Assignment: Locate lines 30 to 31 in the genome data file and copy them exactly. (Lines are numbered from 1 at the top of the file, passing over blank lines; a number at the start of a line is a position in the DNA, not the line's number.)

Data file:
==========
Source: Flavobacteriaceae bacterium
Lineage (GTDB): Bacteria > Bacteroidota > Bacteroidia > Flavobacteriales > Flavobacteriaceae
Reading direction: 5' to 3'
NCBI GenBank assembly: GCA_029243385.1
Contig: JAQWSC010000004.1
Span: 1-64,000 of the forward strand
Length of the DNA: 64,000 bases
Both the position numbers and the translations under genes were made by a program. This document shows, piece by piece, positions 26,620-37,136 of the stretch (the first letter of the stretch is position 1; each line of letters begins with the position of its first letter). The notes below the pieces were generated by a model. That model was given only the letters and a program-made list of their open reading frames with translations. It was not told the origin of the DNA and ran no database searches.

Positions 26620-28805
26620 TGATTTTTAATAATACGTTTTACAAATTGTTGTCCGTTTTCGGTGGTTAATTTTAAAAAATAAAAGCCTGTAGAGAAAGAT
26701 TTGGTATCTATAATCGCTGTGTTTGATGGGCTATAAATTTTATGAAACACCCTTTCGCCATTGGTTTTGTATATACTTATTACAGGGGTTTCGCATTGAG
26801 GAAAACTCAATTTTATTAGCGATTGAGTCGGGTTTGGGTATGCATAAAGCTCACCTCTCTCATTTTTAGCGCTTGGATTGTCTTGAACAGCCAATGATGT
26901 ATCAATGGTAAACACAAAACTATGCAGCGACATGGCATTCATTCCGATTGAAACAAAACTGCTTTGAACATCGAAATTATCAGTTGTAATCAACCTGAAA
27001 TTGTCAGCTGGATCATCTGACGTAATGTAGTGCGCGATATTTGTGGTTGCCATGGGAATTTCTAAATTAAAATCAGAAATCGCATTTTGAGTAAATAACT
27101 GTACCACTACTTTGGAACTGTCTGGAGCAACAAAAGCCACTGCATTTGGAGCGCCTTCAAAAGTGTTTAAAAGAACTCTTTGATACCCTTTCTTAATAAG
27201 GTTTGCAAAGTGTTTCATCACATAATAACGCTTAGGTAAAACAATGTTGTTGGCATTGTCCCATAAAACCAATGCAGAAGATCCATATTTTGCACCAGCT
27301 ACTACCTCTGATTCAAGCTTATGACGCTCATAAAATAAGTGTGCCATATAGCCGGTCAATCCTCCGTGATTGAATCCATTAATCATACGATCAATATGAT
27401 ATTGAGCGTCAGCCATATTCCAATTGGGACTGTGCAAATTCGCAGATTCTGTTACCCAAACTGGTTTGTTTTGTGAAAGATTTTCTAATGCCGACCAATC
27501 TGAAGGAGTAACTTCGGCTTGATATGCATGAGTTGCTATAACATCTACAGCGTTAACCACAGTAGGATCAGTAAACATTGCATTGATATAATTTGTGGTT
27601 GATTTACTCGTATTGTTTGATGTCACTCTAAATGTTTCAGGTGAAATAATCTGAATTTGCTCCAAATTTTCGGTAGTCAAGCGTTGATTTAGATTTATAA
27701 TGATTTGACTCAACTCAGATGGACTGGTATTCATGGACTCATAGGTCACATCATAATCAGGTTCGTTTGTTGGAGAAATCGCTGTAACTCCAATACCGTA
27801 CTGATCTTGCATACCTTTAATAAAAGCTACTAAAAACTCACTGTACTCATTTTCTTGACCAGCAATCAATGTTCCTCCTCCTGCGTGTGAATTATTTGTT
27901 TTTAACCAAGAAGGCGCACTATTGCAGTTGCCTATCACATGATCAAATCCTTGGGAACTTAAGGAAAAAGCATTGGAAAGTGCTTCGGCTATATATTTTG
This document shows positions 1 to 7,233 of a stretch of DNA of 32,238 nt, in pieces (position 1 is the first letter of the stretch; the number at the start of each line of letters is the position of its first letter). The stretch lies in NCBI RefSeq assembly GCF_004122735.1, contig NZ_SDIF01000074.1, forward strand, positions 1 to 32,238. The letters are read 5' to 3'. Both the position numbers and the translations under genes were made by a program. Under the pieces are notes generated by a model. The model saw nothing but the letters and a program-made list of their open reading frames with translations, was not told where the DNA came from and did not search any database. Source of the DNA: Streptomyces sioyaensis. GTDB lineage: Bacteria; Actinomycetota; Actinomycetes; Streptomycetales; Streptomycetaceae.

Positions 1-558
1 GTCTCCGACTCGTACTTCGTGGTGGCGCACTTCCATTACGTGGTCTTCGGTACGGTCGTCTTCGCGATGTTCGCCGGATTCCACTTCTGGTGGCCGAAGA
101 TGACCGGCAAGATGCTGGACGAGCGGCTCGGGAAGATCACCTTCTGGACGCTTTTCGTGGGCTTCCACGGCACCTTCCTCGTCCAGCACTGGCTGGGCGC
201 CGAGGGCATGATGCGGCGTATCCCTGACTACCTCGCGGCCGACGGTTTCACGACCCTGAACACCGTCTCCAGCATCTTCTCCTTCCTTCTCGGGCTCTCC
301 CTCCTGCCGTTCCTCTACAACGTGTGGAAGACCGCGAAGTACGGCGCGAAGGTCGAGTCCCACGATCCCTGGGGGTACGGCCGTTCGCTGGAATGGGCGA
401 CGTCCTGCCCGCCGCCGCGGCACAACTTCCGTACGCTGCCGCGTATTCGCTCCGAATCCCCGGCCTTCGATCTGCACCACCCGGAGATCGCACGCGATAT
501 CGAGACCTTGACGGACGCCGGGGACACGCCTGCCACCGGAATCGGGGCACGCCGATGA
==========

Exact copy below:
401 CGTCCTGCCCGCCGCCGCGGCACAACTTCCGTACGCTGCCGCGTATTCGCTCCGAATCCCCGGCCTTCGATCTGCACCACCCGGAGATCGCACGCGATAT
501 CGAGACCTTGACGGACGCCGGGGACACGCCTGCCACCGGAATCGGGGCACGCCGATGA